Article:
Now, let's put on the thinking hat of Efficiency and think in those terms. Supposing you were really proceeding with reducing the population as a means of cutting down the planet's resource depletion. Where would you begin?
Logically, the first step would be to list, in descending order, the populations of the world with their resource consumption statistics. Maybe an index that combines food, fuels, petrochemicals, expenditure, electricity, minerals etc. You would make a descending list of countries, with the countries having the highest per capita consumption at the top. If necessary, you would split the countries where there's a distinct difference between different regions. For example, India's metro cities stand in stark contrast with the rest of India. So list them separately.
Then, using the principles of maximum efficiency, where would you begin? Naturally, you'd begin at the top.
It makes obvious sense, doesn't it? Taking a white upper-class American off the planet is far more efficient and easier than taking out some 1000+ Africans or Indians who are consuming less than he is.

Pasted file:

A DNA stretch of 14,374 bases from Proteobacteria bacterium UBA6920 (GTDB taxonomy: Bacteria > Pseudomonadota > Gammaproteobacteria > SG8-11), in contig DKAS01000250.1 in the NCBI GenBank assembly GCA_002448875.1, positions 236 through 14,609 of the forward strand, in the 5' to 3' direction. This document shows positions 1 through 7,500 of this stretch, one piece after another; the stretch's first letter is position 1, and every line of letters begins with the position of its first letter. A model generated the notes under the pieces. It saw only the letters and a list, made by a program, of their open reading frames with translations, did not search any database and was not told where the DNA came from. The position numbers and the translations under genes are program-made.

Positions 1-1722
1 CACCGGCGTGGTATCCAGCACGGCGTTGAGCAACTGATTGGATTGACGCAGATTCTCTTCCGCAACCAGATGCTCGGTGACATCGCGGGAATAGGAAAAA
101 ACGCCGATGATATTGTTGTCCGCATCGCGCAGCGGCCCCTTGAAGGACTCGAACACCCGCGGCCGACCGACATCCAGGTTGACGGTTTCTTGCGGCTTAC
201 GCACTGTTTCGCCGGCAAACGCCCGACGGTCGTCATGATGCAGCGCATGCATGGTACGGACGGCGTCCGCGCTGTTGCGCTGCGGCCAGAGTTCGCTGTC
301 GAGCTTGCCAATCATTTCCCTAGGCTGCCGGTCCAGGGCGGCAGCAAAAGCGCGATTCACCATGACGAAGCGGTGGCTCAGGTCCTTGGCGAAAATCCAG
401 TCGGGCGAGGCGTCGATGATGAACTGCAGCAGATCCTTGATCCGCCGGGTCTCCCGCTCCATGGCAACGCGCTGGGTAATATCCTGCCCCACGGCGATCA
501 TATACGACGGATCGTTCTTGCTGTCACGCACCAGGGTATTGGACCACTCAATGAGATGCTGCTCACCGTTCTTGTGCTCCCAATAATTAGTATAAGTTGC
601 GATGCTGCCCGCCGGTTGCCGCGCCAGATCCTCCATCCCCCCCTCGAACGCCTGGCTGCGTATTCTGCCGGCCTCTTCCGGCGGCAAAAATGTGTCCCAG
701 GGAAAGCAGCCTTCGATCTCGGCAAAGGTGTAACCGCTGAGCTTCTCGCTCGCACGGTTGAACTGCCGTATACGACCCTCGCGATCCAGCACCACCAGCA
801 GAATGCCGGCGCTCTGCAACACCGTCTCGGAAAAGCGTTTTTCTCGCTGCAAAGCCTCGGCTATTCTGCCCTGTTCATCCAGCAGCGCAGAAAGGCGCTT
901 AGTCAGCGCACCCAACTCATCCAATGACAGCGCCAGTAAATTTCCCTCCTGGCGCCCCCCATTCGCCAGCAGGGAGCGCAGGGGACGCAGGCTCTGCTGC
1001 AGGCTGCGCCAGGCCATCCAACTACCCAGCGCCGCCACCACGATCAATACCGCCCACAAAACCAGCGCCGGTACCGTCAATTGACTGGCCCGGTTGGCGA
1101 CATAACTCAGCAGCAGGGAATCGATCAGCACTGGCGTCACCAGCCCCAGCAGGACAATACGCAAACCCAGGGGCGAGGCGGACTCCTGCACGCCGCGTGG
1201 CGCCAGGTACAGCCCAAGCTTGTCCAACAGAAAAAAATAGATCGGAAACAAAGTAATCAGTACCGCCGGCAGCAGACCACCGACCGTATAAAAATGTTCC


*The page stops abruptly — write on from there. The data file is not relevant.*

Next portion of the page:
So, here's where the ridiculousness if this whole overpopulation topic manifests : Anyone who was honestly, sincerely believing that controlling the earth's population of human beings is an acceptable way to prevent runaway resource depletion.. would have to be talking about starting with depopulating USA first, followed by whichever countries, regions you have on that list. The poorest parts of Africa, Asia would have to be the very last on the list. Only after you've seriously, satisfactorily brought down the populations of the "West".. or at the least, after you've shut down most of the industries they've outsourced and which are heavily subsidized by the corrupt governments of the developing nations : only then should you even begin to look at the rest.
Instead, what do we get to see? Like the elephant in the elevator, we see mostly white-skinned, upper class people, belonging to the demoraphics that consume the most, talking in alarmed tones about overpopulation, and pointing fingers at the guys who are at the bottom of the consumption charts.
Sunday, June 8, 2014
Note: You'll probably have to use the same technique to change it back when you want to hear sound on the laptop again. Don't panic if you're playing a movie later on and there's no sound coming!
Q. Another area of your work which is becoming increasingly popular in anticapitalist circles is the idea of the commons. Could you briefly explain what it means and why it is important to the struggle against capitalism?